A Clockwork Orange

A Clockwork Orange
by Anthony Burgess

Rating: 4.75/5

In this edition, I found that the Foreword by Martin Amis revealed too much about the book, though I appreciated that whenever he transcribed an excerpt from the book he added the meaning of the slang terms between brackets. Since I had never read the book or watched the movie, I had no idea what I was getting myself into and, when reading those bits, that is exactly what I wondered – what have I got myself into?

The introduction by Andrew Biswell proceeds to mention what influenced Burgess when researching for A Clockwork Orange, including a few dystopian novels of his time. I found some quite interesting myself and am wondering if I still can get copies.
It also mentions the initial reactions to the novel when it first came out and its impact, including but not limited to how it influenced different artists. It contains a lot of inside info, which I believe true fans of this work will appreciate it. And, let’s not forget, it’s the full book as written initially by Burgess, containing that wretched last chapter which so many found uncharacteristic to the persona of Alex.

Now… Regarding the book itself. I have to admit it is probably the most disturbing book I have ever read. I cannot even fathom how twisted a mind needs to be to come up with the things written here. The brilliancy of creating a whole new vocabulary is obvious. Mixing it with such formal and dated, almost Shakespearean expressions was also very interesting. It gave the impression of Alex being much older than 15 and that he had the potential to be anything he wanted, but he chose to be that and do those things, and that is kind of the point of the book, that goodness is a choice.

But the amount of violence described here is just unbelievable, especially in Part 1. The book makes you so uncomfortable because it speaks of everything you don’t want to think about or even know exists out there. Stealing, beating, raping, child molesting, taking away your free will, etc., etc; practically any bad thing you can think of is approached in this book.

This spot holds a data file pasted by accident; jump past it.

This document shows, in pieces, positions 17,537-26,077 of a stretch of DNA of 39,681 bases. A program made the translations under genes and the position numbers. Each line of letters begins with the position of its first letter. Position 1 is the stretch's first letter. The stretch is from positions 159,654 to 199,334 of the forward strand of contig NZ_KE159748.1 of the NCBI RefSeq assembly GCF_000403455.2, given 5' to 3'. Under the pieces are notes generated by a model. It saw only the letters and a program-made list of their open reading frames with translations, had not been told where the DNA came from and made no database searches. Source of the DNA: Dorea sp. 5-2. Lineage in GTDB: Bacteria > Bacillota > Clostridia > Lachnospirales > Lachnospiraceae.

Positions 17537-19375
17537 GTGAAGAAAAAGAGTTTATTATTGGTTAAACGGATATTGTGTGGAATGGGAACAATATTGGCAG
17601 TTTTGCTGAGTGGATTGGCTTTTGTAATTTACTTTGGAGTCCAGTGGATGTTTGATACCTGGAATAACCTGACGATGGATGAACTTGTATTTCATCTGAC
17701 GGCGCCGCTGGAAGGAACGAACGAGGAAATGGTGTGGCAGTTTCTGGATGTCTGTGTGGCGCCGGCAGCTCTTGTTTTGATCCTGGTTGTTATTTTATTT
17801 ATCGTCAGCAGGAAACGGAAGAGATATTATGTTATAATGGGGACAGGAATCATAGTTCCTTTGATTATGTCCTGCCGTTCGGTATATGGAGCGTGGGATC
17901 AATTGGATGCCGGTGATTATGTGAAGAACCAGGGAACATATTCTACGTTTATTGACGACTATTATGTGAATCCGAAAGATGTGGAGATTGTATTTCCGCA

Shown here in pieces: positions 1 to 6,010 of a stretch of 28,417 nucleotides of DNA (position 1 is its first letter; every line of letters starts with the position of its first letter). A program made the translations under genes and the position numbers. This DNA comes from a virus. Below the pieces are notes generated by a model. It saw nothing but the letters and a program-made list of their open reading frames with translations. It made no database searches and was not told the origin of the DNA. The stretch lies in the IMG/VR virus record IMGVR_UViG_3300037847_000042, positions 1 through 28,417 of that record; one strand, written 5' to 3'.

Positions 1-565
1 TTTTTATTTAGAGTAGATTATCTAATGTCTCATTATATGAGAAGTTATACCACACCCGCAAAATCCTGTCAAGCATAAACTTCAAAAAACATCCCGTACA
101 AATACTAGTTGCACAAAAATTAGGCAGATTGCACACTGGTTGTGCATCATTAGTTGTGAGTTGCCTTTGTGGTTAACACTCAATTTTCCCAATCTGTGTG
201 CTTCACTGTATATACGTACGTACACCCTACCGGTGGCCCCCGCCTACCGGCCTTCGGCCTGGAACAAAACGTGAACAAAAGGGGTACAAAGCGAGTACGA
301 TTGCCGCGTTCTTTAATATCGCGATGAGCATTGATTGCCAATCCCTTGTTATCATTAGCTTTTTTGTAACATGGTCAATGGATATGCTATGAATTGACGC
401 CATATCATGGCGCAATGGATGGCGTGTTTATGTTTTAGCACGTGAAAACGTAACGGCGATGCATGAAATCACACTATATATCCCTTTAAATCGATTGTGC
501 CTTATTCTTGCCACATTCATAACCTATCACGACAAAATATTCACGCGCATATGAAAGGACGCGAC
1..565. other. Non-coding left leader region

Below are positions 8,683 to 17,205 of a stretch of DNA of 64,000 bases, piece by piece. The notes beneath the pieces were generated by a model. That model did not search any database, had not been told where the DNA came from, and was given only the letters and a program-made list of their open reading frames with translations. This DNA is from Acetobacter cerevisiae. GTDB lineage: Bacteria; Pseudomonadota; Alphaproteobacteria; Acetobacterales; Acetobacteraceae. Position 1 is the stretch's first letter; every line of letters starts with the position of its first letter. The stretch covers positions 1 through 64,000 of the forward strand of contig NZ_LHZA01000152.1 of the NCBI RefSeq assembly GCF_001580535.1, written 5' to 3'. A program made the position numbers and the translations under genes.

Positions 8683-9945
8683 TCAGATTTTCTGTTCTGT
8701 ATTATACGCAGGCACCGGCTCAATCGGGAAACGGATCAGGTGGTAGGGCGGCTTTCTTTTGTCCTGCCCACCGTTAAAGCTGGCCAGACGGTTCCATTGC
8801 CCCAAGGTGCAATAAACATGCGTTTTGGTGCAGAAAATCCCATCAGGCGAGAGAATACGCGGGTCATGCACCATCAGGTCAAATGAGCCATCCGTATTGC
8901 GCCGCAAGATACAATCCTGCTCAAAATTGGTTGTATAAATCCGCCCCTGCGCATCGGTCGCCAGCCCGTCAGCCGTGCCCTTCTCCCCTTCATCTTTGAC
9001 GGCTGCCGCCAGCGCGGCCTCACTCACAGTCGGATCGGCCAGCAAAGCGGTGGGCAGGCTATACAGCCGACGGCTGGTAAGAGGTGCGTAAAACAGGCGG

For all that and more I cannot mention because I am still baffled and it was quite a ride, the 5 stars are well deserved. Even though I felt physically sick while reading it, or because of it, the fact is this book is unique when it comes to making the reader feel.

As for the ending, I can understand why people, including Burgess, are not so keen on the last chapter and how it feels off character. I don’t know how long occurred between the end of chapter 6 and beginning of 7, but the changes are just too sudden. (view spoiler)

This edition also includes Notes explaining certain phrases found in the book; the full Nadsat glossary; a prologue written for Burgess’s musical stage version for A Clockwork Orange, depicting Alex and his girlfriend as Adam and Eve; an epilogue which is a dialogue between Alex and an author figure named AB written for newspaper publication before the stage version came out as a book; essays articles and reviews and more. It’s a work for true fans of ACO.

I must admit I did not read much after the play but all in all, it was quite a ride. The book sure has the power to make you think about many things. There isn’t much more I can say because it is a book that needs to be savoured, words don’t do it justice. So…

What’s it going to be then, eh?

Read from February 10 to 13, 2015
GR Review

One thought on “A Clockwork Orange

  1. Pingback: Writers of the Future Volume 31 | Ana's Lair

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